[i] See [ii] See [iii] Canberra Times, February 26th, 2021, p. 17, available at [iv] Johnston, Personal Communication, “Outcomes-Focussed Planning,” November 6th, 2021. [v] J. Roughan (2016), “Performance Based Planning in Queensland,” p. 5 available at [vi] Roughan 2016, p. 2. [vii] This example has been adapted from Roughan 2016, p. 11. [viii] Roughan 2016, p. 2. [ix] Roughan 2016, p. 8. [x] R. Johnston, “ACT Planning System Review and Reform Project,” talk given at Manning Clark House, April 9th, 2021. [xi] Roughan 2016, p. 3. [xii] Roughan 2016, p. 8; italics added. [xiii] Roughan 2016, p. 8. [xiv] This inherent rubberiness points to a more sinister consequence of the focus on outcomes: it facilitates the approval of cheaper but shoddier proposals and can render land valuation more difficult, thereby creating opportunities for speculation, as development potential becomes less unambiguously identifiable—see Roughan 2016, p. 9. [xv] One might at this point add that the existing legislation, the one creating all the problems, already constitutes an at least partial shift towards a focus on outcomes. Johnston first notes that a “performance-based (outcomes-focused) approach” was adopted in Queensland’s Integrated Planning Act of 1997 precisely at a time when those communities in the USA who had initially adopted it had recognised its failure and were moving away from it. He then goes on to write, “Even later, the new (ACT) Planning and Development Act 2007 was based on similar concepts [to those underpinning Queensland’s legislation] and the ACT Planning System Review and Reform project clearly wants to drive further in the same direction”—in effect, to introduce a focus on outcomes already present in existing legislation in even purer form. (Johnston, Personal Communication, “Outcomes-Focussed Planning,” November 6th, 2021) [xvi] See in this connection [xvii] And this is surely the point Cameron Murray and Paul Frijters are really making, conspiratorial rhetoric notwithstanding, in their book Game of Mates—How Favours bleed the Nation—see . [xviii] See “Planning System Review and Reform Project—Stakeholder Working Series # 3,” ACT Government Power Point Presentation, October 27th, 2021. [xix] R. Johnston, “ACT Planning System Review and Reform Project,” talk given at Manning Clark House, April 9th, 2021. [xx] One might describe this as a principle of intra-urban regionalisation: Canberra was to be neither a dispersed nor a dense, i.e., compact city, but rather a distributed one. Arguably, optimal implementation of this principle requires the simultaneous implementation of a principle and strategy of inter-urban regionalisation. So those concerned to protect the legacy of the NCDC should be reaching out to the region—to those in Yass concerned about the dumping of Canberra’s building waste there or the encroachment of Canberra across the border; or again those in Queanbeyan concerned about their town’s becoming a dormitory suburb for Canberra; or those in Goulburn who are concerned to attract small business and residents to their town. This, not vertical sprawl, is the only real answer to the problem of horizontal sprawl. [xxi] And they are well on their way to succeeding. Note the growing tendency, encouraged by the government, to call Civic City. This goes hand in hand, of course, with the government’s attempt to promote ‘CBR’, the airport tag, as an informal moniker for Canberra. This is all contrary to the spirit of the Y-plan, for which Civic was at best primus inter pares. [xxii] R. Johnston, “ACT Planning System Review and Reform Project,” talk given at Manning Clark House, April 9th, 2021. [xxiii] Nor is this success a function of vastly higher densities: “Zurich city’s density is not remarkable: it is actually slightly lower than the former City of Toronto and wll below many European cities that have much lower public transport usage rates. Most analysts … agree that … the critical factor is the way the VBZ [the public transport authority] functions as an integrated network” (P. Mees, Transport for Suburbia, Earthscan, London, 2010, p. 131) across the entirety of its operations. [xxiv] Not the least from the local university and from non-conformist engineers and transport planners in various bureaucracies. For example, a crucial component of the Initiative was the idea of pulse time-tabling (integraler Taktfahrplan), developed by three young engineers working for Swiss Federal Railways. This idea has gone on to become part of transport planning orthodoxy. [xxv] See [xxvi] See For an interesting and very recent account of emerging citizens’ movements in Europe see More is boiling there than right-wing reaction and potentially racist populism!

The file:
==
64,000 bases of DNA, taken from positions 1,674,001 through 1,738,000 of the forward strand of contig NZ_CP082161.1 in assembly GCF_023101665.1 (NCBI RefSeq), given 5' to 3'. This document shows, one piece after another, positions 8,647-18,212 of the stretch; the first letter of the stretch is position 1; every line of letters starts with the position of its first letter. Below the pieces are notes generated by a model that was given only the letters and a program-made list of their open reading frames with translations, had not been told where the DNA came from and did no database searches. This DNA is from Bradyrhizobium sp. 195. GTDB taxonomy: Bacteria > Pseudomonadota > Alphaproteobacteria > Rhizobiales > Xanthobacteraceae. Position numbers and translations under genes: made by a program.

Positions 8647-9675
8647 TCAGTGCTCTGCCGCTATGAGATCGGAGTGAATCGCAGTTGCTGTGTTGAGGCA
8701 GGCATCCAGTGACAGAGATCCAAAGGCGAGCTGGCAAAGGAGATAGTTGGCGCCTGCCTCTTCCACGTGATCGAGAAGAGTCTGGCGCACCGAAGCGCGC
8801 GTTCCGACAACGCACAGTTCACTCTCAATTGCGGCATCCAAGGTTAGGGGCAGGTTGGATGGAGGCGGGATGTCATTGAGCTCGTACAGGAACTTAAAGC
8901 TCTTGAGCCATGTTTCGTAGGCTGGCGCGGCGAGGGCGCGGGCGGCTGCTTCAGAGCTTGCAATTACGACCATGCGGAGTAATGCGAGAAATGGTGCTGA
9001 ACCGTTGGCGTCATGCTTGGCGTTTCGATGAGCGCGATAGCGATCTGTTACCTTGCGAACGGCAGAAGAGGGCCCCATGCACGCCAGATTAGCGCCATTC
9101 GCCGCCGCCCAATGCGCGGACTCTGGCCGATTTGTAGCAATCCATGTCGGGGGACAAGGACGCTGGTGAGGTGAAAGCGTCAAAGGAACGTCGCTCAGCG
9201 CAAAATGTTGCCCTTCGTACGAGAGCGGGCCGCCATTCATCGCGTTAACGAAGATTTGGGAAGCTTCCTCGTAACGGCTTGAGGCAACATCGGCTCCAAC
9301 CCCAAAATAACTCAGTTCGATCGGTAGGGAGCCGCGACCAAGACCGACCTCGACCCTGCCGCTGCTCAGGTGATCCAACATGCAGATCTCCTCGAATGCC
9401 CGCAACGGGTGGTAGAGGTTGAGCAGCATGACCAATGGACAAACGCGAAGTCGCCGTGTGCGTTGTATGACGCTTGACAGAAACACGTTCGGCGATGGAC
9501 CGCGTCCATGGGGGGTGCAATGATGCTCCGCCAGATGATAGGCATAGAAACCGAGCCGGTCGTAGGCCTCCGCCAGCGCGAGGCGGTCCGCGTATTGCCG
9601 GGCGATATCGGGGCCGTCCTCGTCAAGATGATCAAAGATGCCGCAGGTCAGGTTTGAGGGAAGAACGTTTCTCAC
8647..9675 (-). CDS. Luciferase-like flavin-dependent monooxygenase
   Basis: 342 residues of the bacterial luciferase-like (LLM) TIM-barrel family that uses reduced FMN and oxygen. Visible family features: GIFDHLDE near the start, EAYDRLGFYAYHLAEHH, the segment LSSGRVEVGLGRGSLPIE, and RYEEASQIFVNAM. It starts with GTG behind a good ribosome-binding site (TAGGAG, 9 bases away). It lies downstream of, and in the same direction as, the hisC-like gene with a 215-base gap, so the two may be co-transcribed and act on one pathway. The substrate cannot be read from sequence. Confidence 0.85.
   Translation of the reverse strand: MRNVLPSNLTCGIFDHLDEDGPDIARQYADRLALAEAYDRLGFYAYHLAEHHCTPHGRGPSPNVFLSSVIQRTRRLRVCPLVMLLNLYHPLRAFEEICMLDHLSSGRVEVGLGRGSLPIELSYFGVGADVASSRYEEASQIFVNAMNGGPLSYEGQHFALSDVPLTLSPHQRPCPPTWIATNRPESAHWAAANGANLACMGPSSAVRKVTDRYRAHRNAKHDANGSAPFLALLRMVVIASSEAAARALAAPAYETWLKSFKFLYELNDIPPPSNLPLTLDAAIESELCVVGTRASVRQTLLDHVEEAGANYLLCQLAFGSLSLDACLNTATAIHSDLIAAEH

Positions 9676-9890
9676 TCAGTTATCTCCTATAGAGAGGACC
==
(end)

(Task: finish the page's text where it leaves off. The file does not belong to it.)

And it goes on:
Bruin Christensen